We just released some improvements to the Peak List pages to provide you with more insight into the peakery community’s activity in each list. Now you can answer questions like:
1. How popular is a peak list?
We’ve added the total number of pursuers and finishers right next to each list on the Peak Lists page. Pursuers are peakery members who’ve claimed at least 1 peak that belongs to a peak list but have yet to complete the list. When you claim a peak that belongs to a peak list, you automatically become a pursuer of the list and your progress in the list is added to your Profile. A pursuer becomes a finisher upon claiming all peaks in a list.
2. Who’s active in a peak list?
Before you could only see up to 5 recent claims, pursuers, and finishers. Now click the ‘See all’ links in each of these sections to view new pages showing all members who’ve been active in the list. See all recent claims, pursuers, and finishers for each list. For example, here’s a new list of all finishers of the the White Mountain 4000 Footers (congrats!).
3. Which peaks in a list are most popular? Or least popular?
In addition to viewing all the peaks in each list by Highest Elevation and Name, we’ve added the ability to view by how many claims each peak has. This gives a quick sense of which peaks are most popular and which ones are the least visited. This can be valuable and interesting info in deciding your next objective. For example: did you know that Grays Peak is the most claimed Colorado 14er in the list? Any guesses on what the least claimed Colorado 14ers on the list are? (click here for answer)
Sometimes you just want a quick way to see the highest mountains in an area or peaks within a certain range of altitude. Now in peakery’s Map View you can filter all peaks by height with a simple Elevation Slider, the first of its kind on the web. It lets you quickly see peaks within a given range of elevation by letting you set a minimum height as well as a maximum height. You can also toggle between feet and meters.
Play with the slider a bit and you’ll quickly get a great sense of how many peaks are within certain elevation bands. It’s a simple yet powerful map tool to help in your mountain explorations.
Your peakery Annual Report documents your year in the mountains. It’s a comprehensive summary including all of your claimed peaks and summit logs from 2011.
To view your report, go to the Reports tab on your profile and click the link. Then we’ll send the report to your email address.
Top 5 new things on peakery
1. Bigger photos & maps
We’ve optimized peakery for larger screens with bigger photos and maps. Now browsing peaks is better than ever. We also added a slideshow for peak page photos to let you flip through photos faster.
Note: if peakery doesn’t fit on your screen, hit control-minus twice in your browser and it should look right.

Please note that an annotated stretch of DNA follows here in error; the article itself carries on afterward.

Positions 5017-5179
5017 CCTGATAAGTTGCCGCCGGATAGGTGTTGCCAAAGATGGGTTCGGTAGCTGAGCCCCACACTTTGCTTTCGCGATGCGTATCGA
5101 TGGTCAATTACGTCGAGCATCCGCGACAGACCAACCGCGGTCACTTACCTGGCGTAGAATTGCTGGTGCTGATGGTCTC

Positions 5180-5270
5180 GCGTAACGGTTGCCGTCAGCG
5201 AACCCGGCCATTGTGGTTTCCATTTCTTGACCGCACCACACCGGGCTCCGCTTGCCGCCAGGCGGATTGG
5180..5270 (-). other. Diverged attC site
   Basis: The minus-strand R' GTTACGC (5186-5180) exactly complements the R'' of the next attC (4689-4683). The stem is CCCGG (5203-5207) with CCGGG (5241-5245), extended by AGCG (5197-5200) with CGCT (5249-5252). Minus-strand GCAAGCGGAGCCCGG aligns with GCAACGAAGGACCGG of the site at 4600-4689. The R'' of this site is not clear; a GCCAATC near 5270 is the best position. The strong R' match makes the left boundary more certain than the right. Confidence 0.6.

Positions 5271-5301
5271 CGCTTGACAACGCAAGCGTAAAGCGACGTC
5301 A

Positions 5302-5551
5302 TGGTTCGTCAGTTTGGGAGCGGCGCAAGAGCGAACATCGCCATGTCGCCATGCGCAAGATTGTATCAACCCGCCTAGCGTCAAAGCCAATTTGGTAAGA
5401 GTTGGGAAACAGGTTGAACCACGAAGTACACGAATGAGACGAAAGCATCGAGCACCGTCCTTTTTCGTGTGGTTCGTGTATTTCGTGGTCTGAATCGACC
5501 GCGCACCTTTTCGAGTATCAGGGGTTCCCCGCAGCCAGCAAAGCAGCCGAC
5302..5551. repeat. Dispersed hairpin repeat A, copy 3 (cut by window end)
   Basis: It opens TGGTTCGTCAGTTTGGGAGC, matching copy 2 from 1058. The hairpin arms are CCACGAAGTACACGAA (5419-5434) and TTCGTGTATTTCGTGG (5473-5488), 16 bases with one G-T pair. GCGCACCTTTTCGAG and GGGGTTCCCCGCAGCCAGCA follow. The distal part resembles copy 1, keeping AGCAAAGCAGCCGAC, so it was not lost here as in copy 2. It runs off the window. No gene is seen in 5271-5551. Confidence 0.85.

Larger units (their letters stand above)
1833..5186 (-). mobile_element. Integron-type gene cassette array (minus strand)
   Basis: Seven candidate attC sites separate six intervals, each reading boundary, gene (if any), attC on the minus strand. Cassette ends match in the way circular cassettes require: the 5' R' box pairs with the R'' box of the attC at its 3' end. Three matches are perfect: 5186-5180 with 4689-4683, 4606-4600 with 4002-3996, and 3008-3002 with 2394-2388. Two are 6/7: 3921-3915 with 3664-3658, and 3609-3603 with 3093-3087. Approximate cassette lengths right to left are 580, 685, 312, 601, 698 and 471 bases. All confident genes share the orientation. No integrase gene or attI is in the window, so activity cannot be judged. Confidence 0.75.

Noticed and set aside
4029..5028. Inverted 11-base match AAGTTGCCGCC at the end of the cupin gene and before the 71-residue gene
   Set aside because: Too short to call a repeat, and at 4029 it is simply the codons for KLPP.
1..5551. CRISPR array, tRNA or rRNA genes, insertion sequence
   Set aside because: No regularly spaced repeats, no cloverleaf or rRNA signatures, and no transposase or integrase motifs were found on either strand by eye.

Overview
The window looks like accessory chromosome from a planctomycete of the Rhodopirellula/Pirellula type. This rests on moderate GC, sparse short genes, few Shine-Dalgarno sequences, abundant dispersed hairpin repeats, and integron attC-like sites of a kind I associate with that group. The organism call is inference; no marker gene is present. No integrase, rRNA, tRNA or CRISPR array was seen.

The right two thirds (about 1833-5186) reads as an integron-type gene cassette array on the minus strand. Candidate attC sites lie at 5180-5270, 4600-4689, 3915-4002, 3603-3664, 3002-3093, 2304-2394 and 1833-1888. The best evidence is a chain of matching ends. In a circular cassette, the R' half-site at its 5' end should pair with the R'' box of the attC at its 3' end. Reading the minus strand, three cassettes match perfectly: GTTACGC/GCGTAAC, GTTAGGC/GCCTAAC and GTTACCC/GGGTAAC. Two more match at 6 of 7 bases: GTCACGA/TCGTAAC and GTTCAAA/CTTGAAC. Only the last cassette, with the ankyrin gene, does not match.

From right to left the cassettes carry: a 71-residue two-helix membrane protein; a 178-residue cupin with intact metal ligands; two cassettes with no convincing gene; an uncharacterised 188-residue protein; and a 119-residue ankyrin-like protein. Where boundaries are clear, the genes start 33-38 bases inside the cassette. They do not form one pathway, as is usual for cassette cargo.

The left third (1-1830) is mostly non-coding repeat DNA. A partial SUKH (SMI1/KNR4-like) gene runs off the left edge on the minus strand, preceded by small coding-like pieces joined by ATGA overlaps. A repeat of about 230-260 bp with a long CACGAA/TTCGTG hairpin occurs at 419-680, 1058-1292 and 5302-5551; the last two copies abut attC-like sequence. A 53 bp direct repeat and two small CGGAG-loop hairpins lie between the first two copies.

2. Enhanced your profile
Your peakery profile is your home when not in the mountains. Your mountain shrine. Given its importance, we’ve been constantly improving it. Some notable changes:
see all your claimed peaks in List, Map, and Photo views (click the Peaks claimed stat)
a new photo page showing all photos you’ve added (click the Photos stat)
see unique peaks claimed vs. total claims
see your Most claimed peak
Peak List filters to see All, Claimed, and Unclaimed peaks for each list
see comments from summit logs in the Comments tab
new Reports tab with your peakery 2011 Annual Report
3. Map of claimed vs. unclaimed
A simple yet powerful enhancement to the peakery Map view. Now when you go to Find Peaks and click the Map view, all of your claimed peaks will show up with green markers. Also at the bottom of the map you can now see photos of some of the peaks you’ve claimed.Use these new features to discover unclaimed peaks and easily get a sense of how thoroughly you’ve explored a region. Find out the closest unclaimed peak to your home… and then get out there and claim it!
4. Over 10,000 corrections
peakery aims to create the largest, most accurate collection of the world’s mountains. Thanks to the combined efforts of all peakery members, over 10,000 data fixes have been made since our last update.
With over 325,000 peaks on the site, we still need your help! If you see an error or missing piece of info, please click the ‘See an error? Report it here’ or the ‘help improve info’ links on any peak page. Also, if you want to add a missing peak, click the Add peak link in Find Peaks.
5. Now with 49 Peak Lists
Peak lists provide challenging goals for mountain enthusiasts of all technical abilities. peakery continues to add famous, popular, and challenging peak lists from around the world. Now featuring 49 lists it was time to add a directory to better organize them by region. Also we revised each peak list page to show your progress at the top.
Some of the new lists:
Other new stuff:
Added this blog featuring the latest updates from base camp.
Added prominence and alternate names fields for peaks. You can add this info to any peak that’s missing it.
Revised ranking stats on Leaders page to be based on peaks claimed not total claims
News: added All filter; summit claims now show excerpts of users’ trip reports.
List view: shows multiple peak lists per peak; search improvements (accents etc.).